What is obesity? Healthcare Practitioners use the concept of Body Mass Index or BMI – a weight-to-height ratio – to determine if someone is overweight or obese. Here is the actual breakdown of the BMI Categories:
According to 2007 obesity statistics, the heaviest states in the US are Alabama, Mississippi and Tennessee, where more than 30% of adults are obese (+30% BMI). The same statistics indicated that the least overweight state in the US is Colorado, where 18.7% of adults are obese.
Waist circumference is another factor that is a widely used measurement to determine a person’s healthy weight. An excess of abdominal fat, when out of proportion to a person’s total body fat, is considered a predictor of other risk factors related to obesity. Men with a waist measurement exceeding 40 inches are considered at risk, and women are considered at risk when their waist exceeds 35 inches.
We have all heard on the news that obesity has reached epidemic proportions in the United States. But what does that mean exactly? Data collected by the National Center for Health Statistics indicate that the prevalence of obesity has increased from 12.8% in 1976-1980 to 22.5% in 1988-1994 and 30% in 1999-2000.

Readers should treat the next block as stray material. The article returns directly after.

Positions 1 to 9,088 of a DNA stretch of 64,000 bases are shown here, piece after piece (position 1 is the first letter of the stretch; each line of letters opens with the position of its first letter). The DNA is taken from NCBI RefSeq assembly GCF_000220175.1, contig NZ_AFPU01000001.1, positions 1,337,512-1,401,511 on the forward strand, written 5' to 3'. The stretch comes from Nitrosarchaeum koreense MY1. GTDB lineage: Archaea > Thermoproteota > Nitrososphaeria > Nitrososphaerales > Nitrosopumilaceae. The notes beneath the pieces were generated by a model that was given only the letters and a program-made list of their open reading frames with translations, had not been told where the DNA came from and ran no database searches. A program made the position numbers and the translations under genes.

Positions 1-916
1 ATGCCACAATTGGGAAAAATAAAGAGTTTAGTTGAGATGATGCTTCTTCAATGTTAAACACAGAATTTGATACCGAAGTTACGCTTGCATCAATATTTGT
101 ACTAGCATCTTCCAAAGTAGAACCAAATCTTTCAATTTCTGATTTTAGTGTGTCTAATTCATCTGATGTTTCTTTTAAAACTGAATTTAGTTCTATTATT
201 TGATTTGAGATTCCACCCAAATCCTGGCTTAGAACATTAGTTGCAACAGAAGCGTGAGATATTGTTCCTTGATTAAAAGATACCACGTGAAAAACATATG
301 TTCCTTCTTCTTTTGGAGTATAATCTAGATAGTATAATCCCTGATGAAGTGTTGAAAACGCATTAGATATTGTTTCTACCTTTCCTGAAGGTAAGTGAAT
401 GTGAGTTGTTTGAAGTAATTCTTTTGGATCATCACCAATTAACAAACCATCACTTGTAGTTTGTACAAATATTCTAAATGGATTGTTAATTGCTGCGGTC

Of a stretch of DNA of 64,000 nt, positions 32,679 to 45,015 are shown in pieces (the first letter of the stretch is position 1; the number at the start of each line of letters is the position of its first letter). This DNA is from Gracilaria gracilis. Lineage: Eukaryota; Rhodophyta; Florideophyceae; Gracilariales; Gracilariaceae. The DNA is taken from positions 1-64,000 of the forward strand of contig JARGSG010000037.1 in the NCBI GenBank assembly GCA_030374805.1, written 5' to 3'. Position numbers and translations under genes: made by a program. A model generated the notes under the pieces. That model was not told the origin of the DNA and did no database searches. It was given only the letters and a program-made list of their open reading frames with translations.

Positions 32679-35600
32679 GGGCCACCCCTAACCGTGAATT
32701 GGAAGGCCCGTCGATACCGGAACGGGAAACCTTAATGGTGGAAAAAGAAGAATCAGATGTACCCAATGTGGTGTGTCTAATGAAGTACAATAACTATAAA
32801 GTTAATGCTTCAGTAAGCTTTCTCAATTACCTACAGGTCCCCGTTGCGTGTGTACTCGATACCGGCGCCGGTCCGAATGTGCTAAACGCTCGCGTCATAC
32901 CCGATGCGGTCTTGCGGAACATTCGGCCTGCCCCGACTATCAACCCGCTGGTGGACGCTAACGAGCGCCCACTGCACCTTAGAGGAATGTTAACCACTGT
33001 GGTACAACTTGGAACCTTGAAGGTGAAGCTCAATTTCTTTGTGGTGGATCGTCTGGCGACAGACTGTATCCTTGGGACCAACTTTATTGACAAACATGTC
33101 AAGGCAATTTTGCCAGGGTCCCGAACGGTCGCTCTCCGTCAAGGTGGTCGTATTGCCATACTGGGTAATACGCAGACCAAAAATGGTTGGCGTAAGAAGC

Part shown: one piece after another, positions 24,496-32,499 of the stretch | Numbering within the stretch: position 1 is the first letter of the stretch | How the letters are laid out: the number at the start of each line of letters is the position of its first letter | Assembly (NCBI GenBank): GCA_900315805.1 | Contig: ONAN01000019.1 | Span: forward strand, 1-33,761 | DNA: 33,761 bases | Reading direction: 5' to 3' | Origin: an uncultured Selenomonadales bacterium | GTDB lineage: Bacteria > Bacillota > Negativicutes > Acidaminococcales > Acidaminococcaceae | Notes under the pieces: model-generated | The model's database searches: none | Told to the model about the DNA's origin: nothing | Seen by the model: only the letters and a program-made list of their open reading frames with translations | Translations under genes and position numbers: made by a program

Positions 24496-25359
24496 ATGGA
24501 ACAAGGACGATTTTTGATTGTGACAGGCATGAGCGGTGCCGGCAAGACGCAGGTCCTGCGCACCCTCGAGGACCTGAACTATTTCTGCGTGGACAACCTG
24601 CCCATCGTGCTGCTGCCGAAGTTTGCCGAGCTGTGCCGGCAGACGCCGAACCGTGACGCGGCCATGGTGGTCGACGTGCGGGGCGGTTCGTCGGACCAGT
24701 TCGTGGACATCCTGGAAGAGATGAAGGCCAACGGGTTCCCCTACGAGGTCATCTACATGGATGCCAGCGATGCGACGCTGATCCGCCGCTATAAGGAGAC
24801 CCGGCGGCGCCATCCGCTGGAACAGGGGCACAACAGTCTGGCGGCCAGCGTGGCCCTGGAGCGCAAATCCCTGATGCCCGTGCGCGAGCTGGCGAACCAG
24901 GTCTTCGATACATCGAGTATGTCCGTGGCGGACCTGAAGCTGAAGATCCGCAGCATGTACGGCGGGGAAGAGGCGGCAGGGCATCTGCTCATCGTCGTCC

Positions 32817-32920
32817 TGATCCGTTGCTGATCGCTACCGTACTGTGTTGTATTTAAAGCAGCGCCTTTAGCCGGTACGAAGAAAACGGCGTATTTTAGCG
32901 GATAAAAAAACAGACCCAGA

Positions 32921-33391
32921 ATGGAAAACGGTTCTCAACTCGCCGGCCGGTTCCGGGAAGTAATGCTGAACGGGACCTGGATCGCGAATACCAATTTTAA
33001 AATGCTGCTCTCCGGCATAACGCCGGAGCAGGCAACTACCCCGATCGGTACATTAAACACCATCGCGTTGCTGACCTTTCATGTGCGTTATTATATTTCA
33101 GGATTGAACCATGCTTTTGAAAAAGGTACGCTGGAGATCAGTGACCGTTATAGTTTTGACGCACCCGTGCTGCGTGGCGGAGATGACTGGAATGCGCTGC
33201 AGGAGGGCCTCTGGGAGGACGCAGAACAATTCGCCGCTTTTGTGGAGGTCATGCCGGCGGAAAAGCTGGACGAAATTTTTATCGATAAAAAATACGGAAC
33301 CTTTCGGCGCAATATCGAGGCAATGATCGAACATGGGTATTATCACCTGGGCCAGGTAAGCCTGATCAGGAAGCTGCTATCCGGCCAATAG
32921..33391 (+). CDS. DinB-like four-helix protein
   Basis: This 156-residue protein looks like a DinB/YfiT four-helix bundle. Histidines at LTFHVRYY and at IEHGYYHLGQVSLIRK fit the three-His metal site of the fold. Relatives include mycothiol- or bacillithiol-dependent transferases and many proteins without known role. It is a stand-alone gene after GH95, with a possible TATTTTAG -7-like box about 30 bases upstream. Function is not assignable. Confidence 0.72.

Nearly 31% of American adults (59 million Americans) currently fall under the definition of obese, while 64% of American adults (121 million) meet the medical definition of overweight.
Beyond the breakdown of the overall statistical numbers, there are some internal obesity statistics that help to define this issue further. Among 2007 Behavioral Risk Factor Surveillance System (BRFSS) respondents:
- 26.4% of men and 24.8% of women were obese.
- Obesity tends to worsen as people age: at 18-29 years of age, 19.1% of men and women are obese. By 50-59 years of age, 31.7% of men and 30.2% of women are obese.
- By race/ethnicity and sex the obesity prevalence was highest for non-Hispanic black women (39.0%) followed by non-Hispanic black men (32.1%).
- The obesity prevalence was higher in the South (27.3%) and Midwest (26.5%) and lower in the Northeast (24.4%) and West (23.1%).
THE HEALTH PROBLEMS OBESITY CAUSES
Obesity is not just an issue of pounds. Obesity has been proven to lead to many severe health problems and diseases, including:
- Sleep Apnea
- Gallbladder Disease
- Heart Disease
- And some types of Cancer
THE RELATIONSHIP OF DIABETES AND OBESITY
Medical science has drawn a definitive relationship between people who are overweight and the risk of developing type-2 diabetes. It is a documented fact that almost 90% of people who have type-2 diabetes are overweight.